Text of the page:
3. 3. Production Component Network Era (1950s to 1980s) Multi-Channel and Digital Transition (1980s – 2009) Digital Era (2010-2013) Financing Deficit financing Fin-syn rules, surge of independents, end of fin-syn conglomeration and co-production Multiple financing norms, variation in cost structure and aftermarket value, opportunities for amateur production Development Creation limited to within stovepipe system of select studios. Studios open up, Independent efforts gain note. Cable raises the quality bar. Opportunities for amateur production, tech companies enter the fray. Distribution Bottleneck, definite windows, exclusivity Cable increases possible outlets Erosion of time between windows and exclusivity of content anytime, anywhere. Cable wanes while broadband waxes. Advertising .30 ads, upfront market Subscription, experimentation with alternatives to .30 sec ads Co-existence of multiple models -- .30sec,placement, integration, branded entertainment Sponsorship, multiple use supported transactional and subscription Audience Measurement Audiometers, diaries, Sampling (Nielsen) People meters, Sampling (Nielsen) Portable People Meters, census measure ,
  4. 4. Video On Demand Unique Viewers Estimated Subscribers Fall 2012 Google/Youtube 152 Million Hulu 22 Million 3 Million Netflix 23 Million Amazon ??? ??
  5. 5. TWC vs. CBS The Digital Era will bring commodization and upset established entertainment businesses with unexpected winners.
  6. 6. Wired, Vol 21.04 April, 2013 “How Data Powers the Platinum Age of Television emmy nominations
  7. 7. How does Digital TV, by expanding it reach, affect how TV is being made and measured?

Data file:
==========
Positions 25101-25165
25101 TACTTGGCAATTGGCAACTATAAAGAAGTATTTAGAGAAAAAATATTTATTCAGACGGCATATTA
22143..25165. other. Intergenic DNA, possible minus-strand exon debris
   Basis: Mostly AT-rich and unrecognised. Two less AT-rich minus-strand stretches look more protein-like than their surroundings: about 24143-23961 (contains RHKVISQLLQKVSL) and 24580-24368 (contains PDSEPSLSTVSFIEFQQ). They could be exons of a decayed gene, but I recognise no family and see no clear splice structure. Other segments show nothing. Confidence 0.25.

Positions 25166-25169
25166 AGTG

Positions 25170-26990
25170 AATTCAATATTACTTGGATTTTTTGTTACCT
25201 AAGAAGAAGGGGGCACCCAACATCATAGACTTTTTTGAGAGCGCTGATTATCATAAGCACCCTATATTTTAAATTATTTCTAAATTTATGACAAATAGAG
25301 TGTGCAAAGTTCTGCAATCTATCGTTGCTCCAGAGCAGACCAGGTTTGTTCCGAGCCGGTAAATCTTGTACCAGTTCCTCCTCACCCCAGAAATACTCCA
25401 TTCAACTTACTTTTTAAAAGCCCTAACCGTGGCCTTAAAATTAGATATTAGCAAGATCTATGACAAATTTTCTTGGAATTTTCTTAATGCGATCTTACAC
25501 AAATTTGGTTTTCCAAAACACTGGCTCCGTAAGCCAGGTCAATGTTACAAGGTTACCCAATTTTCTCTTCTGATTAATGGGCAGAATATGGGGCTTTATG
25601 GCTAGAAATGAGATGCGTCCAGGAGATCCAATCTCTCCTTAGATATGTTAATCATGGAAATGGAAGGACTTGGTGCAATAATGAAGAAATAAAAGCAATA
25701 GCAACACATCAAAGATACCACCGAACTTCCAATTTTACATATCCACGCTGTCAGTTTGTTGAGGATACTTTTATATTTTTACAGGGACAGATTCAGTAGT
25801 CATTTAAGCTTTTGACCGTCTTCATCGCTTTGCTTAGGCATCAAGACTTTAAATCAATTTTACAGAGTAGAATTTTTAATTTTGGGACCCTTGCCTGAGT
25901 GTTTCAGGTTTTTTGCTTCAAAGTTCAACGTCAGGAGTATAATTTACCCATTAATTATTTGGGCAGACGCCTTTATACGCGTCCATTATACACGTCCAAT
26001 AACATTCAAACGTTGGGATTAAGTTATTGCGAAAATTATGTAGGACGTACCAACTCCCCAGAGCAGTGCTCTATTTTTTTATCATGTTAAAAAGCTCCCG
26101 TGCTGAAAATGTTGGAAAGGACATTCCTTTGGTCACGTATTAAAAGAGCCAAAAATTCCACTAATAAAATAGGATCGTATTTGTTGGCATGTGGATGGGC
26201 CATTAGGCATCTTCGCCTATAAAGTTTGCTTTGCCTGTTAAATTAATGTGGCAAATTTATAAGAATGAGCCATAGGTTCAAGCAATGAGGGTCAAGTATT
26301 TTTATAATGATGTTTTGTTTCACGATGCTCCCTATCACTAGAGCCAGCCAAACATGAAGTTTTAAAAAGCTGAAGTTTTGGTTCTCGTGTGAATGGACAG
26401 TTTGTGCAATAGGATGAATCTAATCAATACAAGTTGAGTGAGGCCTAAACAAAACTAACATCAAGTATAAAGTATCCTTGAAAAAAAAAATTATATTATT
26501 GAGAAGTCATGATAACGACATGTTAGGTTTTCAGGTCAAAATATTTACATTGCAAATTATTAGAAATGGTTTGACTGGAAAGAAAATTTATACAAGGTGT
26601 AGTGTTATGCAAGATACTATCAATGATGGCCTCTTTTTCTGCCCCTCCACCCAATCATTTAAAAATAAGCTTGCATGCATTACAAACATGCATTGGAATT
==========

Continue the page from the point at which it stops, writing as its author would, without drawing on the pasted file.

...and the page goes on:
8. 8. Content Creation for Global and Niche Audiences
  9. 9. Interactive Engagement & Supplemental Media • Fan/Critical Forums • Web Extras • Binge Viewing • Social Media
  10. 10. Binge Viewing
  11. 11. Global Distribution
  12. 12. Global Production
  13. 13. TV is being watched and created globally: VFX
  14. 14. New Limits and Freedoms • Piracy • Avoiding spoilers for global fandoms • Changing metrics in translational viewership
  15. 15. Writing is influenced by Technology
  16. 16. Brief History of Writing and Technology • http://www.youtube.com/watch?v=nTPaGfrI2wc
  17. 17. How We Think About Writing • Jim Porter- Author of “Why Technology Matters to Writing • From the scenic perspective, writing is not only the words on the page, but it also concerns mechanisms for production (for example, the writing process, understood cognitively, socially, and technologically); mechanisms for distribution or delivery (for example, media); invention, exploration, research, methodology, and inquiry procedures; and questions of audience, persuasiveness, and impact. From the scenic/contextual perspective, writing technologies play a huge role—especially in terms of production (process) and distribution (delivery).”
  18. 18. Social Media Has Influenced Writing
  19. 19. Writing Becomes More Transparent Because of Technology • Curtin says, “media policies can establish barriers, but just as importantly they can act as enablers, helping to nurture and sustain spaces for local voices in a global era.” • Olson defines transparency “is the capability of certain texts to seem familiar regardless of their origin, to seem a part of one’s own culture, even though they have been crafted elsewhere.”
  20. 20. Writing Influences Transnationally • http://www.youtube.com/watch?v=PI_92dbf7pQ
  21. 21. Digital TV and Quality
  22. 22. Nelson: “Quality TV Drama” • Historically, we valued quality (1950’s-1960’s) • Digital technology is approximating film • Technology has validated the TV Network era • Broader economic and cultural impact • Subscription and premium channels • Aesthetic and production values appropriate dramatic code